To keep things simple I made a new layer called Made Nodes for the finished connectors. If you have 12 or less connectors this isn't really essential, but in my case with over 25 connections it proved very useful.

## Step 7: Printing Assembly Prep

Once you have all the connectors made it's good to give them a quick look over to make sure they are all valid surfaces that will print correctly. After you are confident in you models export each object as an .stl file and send to print.

While you are waiting for your part to print you can start preparing the dowels for your model. To keep things in order once you start assembling it's helpful to label the connectors on your rhino model. I did this with a text layer because I didn't want markings on the printed pieces. If having labeled printed parts doesn't bother you then label the pieces before sending them to print.

If you have the dowel cut surface layer use the trim command to cut all the pieces of wireframe object that fall inside the spheres. It's a good idea to duplicate the wireframe layer before you start this process incase you need to rebuild anything later on.

Use the object properties window to find the line length of each segment, cut the length from a dowel, label the connectors it goes to, and either delete or move the curve to a different layer.

## Step 8: Assembly

This part takes a deceptively long time. It largely becomes an activity in patience, so take your time.

83 5.5K
2 25 3.7K
455 31K

## 11 Discussions

Thanks for the great advice, the slight offset for the rounded end union works like a charm!

i like this whole thing but what was the reason for making this?

To explore the space we do not inhabit when preforming ritual domestic activities. I can still drink coffee at my coffee table, but I now have a visual dialog with the space I normal would not interact with.

Very interesting, I'm thinking how to do something similar but with code in OpenSCAD. But like the other comments, I'm really interested in what you plan to do with this... tracking coffee cup movements?... please tell more..

I'd be interested to hear more about the similar process you're trying to do in OpenSCAD. I am still exploring different ideas to pursue with this process, this iteration was primarily to see how the physical construction would work.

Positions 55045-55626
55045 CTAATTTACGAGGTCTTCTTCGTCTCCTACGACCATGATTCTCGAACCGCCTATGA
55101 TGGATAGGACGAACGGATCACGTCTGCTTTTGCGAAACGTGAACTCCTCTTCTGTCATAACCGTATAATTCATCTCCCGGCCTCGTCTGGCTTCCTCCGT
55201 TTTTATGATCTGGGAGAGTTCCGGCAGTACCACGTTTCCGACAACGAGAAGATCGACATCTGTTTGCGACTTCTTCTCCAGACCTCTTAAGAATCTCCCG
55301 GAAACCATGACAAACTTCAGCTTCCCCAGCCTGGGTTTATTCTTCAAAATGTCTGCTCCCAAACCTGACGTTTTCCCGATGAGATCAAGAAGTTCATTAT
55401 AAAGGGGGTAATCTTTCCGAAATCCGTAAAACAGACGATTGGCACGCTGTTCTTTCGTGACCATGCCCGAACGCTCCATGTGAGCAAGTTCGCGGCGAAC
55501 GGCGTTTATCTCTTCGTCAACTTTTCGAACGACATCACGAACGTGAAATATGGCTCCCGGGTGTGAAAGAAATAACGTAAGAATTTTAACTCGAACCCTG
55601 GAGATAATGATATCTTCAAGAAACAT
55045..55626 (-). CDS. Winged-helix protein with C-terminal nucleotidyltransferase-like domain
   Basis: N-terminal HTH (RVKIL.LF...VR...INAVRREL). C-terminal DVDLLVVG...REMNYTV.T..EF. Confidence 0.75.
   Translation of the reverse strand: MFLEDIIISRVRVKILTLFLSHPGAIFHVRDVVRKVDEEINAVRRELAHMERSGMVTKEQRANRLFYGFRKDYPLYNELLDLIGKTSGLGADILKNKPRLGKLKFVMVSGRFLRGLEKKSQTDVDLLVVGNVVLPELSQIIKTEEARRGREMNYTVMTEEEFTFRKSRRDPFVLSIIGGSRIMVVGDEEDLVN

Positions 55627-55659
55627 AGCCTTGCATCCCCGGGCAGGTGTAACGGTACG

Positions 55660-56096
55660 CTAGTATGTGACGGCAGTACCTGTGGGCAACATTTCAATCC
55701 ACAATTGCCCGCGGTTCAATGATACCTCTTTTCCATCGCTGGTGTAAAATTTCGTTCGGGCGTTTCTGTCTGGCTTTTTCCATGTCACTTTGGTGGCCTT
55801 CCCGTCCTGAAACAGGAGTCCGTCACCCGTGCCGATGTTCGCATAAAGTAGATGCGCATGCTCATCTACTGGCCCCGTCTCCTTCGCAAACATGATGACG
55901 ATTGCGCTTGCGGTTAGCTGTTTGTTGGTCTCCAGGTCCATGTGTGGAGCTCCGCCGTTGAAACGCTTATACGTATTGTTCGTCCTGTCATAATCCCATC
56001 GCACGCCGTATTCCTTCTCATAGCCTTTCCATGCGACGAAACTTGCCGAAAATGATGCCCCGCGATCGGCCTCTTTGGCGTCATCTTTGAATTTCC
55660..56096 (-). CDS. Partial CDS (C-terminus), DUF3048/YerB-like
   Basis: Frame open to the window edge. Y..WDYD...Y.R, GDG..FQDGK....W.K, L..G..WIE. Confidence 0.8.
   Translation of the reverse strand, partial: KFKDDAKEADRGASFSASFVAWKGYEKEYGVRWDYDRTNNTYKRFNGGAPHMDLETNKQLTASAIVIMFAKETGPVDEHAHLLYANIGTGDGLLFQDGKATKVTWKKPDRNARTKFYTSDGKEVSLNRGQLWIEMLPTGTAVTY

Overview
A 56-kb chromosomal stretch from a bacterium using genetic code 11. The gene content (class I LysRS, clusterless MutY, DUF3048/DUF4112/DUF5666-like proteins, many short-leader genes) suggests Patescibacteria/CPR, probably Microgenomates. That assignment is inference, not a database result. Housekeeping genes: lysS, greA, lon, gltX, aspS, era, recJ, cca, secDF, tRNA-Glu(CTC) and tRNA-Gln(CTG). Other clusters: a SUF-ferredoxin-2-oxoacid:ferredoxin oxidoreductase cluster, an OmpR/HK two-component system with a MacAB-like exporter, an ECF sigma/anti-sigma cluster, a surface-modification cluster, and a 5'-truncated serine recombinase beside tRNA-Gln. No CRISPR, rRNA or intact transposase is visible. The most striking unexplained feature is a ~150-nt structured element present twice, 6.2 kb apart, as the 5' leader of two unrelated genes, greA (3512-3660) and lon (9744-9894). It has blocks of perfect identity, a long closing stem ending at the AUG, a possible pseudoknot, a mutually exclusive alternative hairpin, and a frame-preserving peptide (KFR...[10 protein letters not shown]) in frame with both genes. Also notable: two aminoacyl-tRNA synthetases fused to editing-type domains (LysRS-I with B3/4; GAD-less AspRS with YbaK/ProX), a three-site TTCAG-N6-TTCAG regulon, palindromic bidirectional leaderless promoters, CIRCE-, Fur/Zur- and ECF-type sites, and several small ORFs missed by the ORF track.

Cool and weird simultaneously! What made you think to track the
path of a coffee cup :-). I like this do more.....

This project was an effort to visualize the space we don't inhabit in our domestic setting. Drinking coffee at a coffee table seemed appropriately domestic to investigate.

Is the program you're using the same as Rhino OSX, which is apparently only available as a beta? I love the idea of integrating printed parts with wood components and I'm wondering if I can do this using Sketchup.

I am using the Rhino OSX Beta. I don't know if it's possible to duplicate this process in Sketchup, but if I end up figuring it out I will let you know.

Good one! I see you are into structural shapes as in architecture.To help you solve some of those complex internal structural supports. Insert floor levels into your design,but no supporting wall or roof supports .Dunk a WIRE hand model into Kids bubble blowing solution and all mathematically correct internal support structures will become visible on removal. All loading averaging out. Take a picture ,then work, backwards.(Reverse Science)

@DuncanParks; Hi! I like your detail on Boolean Unions and computer screenshots. I like in Step 1 where you spelled Instructable as "Intractable" - a hint of the upcoming required patience ; ) Cheers! Site